I’ve also made an artist’s book inspired by Sir Orfeo, setting lines from Maureen Duffy’s translation into a work made from a huge single sheet of handmade paper – 2 metres long by 70cm high – torn and folded into a sequence of pages, but readily restored to the unifying whole image, the hero’s name writ large across the sheet like a medieval banner for Suleiman the Magnificent.

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In July the banner was hung as a stage backdrop at the launch event for Past Present at Burgh House in Hampstead, where a capacity crowd heard a spirited reading of Piers Plowless from Maureen Duffy, followed by the premiere performance of Songs for Sir Orfeo, a work in progress: celebrated jazz pianist Dorian Ford is composing a jazz opera setting Maureen Duffy’s translation, and some of the first songs were performed by award-winning world music singer Vimala Rowe. (This exciting event was filmed and will shortly be available on dvd.)

Here is my artist’s book, page-by-page. Each double-page spread is followed by close-up details so that you can read the poem:

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Sir Orfeo is a one-off signed original on handmade paper 2m x 70cm, in a slipcase. £700

 

 

BABE 2017 BLOG POST # 3 – LIZ MATHEWS

April 4, 2017

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Tomorrow morning we open the doors to BABE 2017. With hours to go and set up fully underway, we put some questions to artist Liz Mathews about her work and what she’ll be bringing to the festival…

Source: BABE 2017 BLOG POST # 3 – LIZ MATHEWS

Hot ice and wondrous strange snow

June 18, 2016

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Hot ice and wondrous strange snow appear in a catalogue of contradictory concepts in Shakespeare’s A Midsummer Night’s Dream, and my summer exhibition explores a world of strange times, weird weather, dislocations and ultimately, the joy of finding oneself in the right place and time.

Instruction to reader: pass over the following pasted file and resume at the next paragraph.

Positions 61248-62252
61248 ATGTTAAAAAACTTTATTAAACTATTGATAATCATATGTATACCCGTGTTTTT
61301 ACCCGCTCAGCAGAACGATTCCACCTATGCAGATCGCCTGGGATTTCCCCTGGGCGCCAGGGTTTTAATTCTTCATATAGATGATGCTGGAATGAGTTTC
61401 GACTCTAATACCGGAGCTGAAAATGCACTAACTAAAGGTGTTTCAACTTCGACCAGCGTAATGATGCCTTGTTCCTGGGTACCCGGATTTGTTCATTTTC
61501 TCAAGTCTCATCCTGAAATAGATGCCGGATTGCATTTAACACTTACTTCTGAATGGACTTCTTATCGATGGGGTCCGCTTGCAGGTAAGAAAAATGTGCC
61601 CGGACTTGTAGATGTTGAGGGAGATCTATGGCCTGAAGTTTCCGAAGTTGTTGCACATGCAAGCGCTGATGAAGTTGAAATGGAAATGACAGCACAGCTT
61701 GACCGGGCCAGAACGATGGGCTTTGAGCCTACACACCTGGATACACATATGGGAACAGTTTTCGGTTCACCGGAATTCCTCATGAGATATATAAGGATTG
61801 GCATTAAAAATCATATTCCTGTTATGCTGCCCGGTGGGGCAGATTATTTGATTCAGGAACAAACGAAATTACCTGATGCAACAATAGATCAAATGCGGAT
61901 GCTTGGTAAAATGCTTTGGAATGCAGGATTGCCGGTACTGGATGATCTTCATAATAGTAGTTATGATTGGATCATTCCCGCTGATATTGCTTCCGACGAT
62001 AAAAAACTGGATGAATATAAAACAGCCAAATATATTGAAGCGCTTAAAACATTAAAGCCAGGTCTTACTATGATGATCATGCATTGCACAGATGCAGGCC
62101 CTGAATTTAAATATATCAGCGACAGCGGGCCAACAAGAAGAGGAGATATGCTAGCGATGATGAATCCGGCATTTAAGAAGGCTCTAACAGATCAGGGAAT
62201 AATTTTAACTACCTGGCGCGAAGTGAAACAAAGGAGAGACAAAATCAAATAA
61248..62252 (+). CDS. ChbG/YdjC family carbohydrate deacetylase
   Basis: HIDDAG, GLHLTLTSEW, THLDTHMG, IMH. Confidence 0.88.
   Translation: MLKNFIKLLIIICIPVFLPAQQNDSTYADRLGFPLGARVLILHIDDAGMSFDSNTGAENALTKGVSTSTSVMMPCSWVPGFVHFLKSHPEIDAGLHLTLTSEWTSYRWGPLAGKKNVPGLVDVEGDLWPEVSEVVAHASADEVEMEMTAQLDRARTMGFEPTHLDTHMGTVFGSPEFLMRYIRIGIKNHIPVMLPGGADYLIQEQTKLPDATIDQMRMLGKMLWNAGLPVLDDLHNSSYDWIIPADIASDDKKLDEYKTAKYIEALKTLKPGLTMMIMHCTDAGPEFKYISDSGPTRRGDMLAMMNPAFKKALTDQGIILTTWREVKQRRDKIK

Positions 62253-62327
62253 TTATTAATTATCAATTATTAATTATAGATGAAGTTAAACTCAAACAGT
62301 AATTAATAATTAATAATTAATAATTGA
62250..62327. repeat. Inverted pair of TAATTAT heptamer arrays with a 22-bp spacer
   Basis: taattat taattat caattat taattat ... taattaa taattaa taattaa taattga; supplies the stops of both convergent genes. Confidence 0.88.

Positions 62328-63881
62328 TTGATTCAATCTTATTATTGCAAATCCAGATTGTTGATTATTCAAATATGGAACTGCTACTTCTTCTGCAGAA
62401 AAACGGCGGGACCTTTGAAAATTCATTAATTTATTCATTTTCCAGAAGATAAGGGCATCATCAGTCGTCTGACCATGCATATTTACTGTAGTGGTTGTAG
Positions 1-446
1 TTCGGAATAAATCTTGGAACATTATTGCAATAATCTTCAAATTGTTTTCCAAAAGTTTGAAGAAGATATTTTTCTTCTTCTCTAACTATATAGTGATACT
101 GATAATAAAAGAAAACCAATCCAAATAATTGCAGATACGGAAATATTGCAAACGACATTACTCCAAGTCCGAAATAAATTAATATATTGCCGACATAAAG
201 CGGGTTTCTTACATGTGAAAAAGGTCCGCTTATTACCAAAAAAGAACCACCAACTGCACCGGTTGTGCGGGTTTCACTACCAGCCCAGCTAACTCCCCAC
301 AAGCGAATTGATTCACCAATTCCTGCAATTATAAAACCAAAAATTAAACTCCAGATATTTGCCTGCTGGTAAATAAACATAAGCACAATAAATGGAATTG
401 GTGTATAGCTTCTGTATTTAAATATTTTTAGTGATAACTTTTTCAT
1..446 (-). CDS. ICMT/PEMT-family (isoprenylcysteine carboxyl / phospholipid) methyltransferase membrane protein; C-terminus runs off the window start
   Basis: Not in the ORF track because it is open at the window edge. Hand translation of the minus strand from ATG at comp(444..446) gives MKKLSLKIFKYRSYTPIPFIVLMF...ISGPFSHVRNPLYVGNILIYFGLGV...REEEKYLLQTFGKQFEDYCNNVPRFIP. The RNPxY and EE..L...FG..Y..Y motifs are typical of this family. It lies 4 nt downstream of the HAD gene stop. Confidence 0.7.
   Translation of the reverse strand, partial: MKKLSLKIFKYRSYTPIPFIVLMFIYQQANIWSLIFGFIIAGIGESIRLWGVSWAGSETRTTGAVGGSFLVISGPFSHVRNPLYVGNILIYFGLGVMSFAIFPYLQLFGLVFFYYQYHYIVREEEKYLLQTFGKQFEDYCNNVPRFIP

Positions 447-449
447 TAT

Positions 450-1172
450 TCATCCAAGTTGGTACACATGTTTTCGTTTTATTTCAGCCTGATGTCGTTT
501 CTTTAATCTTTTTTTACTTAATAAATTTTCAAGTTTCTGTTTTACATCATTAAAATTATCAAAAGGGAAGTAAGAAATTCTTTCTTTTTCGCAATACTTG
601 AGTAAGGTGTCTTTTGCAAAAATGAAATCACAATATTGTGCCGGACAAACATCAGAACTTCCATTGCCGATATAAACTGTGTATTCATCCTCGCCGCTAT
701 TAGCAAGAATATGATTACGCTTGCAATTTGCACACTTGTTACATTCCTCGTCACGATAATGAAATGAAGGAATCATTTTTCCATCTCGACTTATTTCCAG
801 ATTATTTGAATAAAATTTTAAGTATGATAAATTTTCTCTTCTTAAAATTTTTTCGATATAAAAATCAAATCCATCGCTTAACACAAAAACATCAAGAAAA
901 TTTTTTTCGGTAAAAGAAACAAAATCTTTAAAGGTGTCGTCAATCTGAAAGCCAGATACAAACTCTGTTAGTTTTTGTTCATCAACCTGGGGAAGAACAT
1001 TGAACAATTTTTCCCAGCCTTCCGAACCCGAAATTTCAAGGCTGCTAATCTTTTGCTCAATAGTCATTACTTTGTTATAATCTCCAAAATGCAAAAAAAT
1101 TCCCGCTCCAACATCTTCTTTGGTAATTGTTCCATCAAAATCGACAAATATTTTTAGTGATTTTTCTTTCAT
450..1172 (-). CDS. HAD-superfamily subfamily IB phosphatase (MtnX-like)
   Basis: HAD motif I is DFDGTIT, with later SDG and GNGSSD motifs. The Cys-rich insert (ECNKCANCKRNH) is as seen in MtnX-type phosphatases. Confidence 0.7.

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The exhibition focuses on The Seasons Alter, an artist’s book which sets Titania’s speech about the disruption of the seasons – words eerily recognisable in our time of climate change and environmental upheaval.

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As a lettering artist, I translate poetry into the language of material form – here it’s a single sheet of handmade paper folded into a double-sided page sequence, endlessly circling like the year, and the text is lettered with a driftwood stick in handmade inks mixed with snow-melt, rainwater, mud and dust.

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I work with poetry, anciently prescient or modern, that says something relevant and often paradoxical about contemporary concerns, focusing on the layers of meaning within each text, so the words can speak afresh, directly to us and about our world.

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The 30 artist’s books in Hot ice and wondrous strange snow mark five anniversaries in 2016 that are particularly important to me.  As well as the two artist’s books setting lines from Shakespeare in this year of his 400th anniversary, I’m also including two works setting lines by Virginia Woolf in the 75th year since her death.

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This is a detail from Light through, with words from VW’s 1929 diary.

I’m also celebrating the birthday of one of my favourite living poets: Jeremy Hooker is 75 this year, and I’m including nine artist’s books setting lines from his poems; his work is a very important inspiration to me and his most recent collection, Scattered Light, just out from the essential Enitharmon Press has some of his finest poems.  His major collected, The Cut of the Light, is one of my most-read and all-time-favourite books.  I’m just finishing an artist’s film setting 16 of Jeremy Hooker’s poems, and I live much of my working and reading life immersed in his words.

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Above and below two details from By way of words, setting lines from Jeremy Hooker’s City Walking II, a poem that draws on Shakespeare’s King Lear:

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Another very special anniversary (and another poet whose work has been essential to me for a long time) is the 50th anniversary of Maureen Duffy’s novel The Microcosm.  This book changed the world for me when I first read it in my early 20’s, when it was already nearly 20 itself, and I’m proud that my tattered copy was signed for me and my partner Frances by Maureen when we met her in a Soho club years ago.  It’s still essential reading.  Her poetry, too, is a constant inspiration, and I’ve been very lucky to work with her on several major projects in recent years, including our artists’ film of Paper Wings – which will be screening throughout the turn the page artists’ book fair (which is hosting this exhibition).  I’ve included two books setting poems from Maureen’s brilliant most recent collection (again from Enitharmon), Pictures from an Exhibition: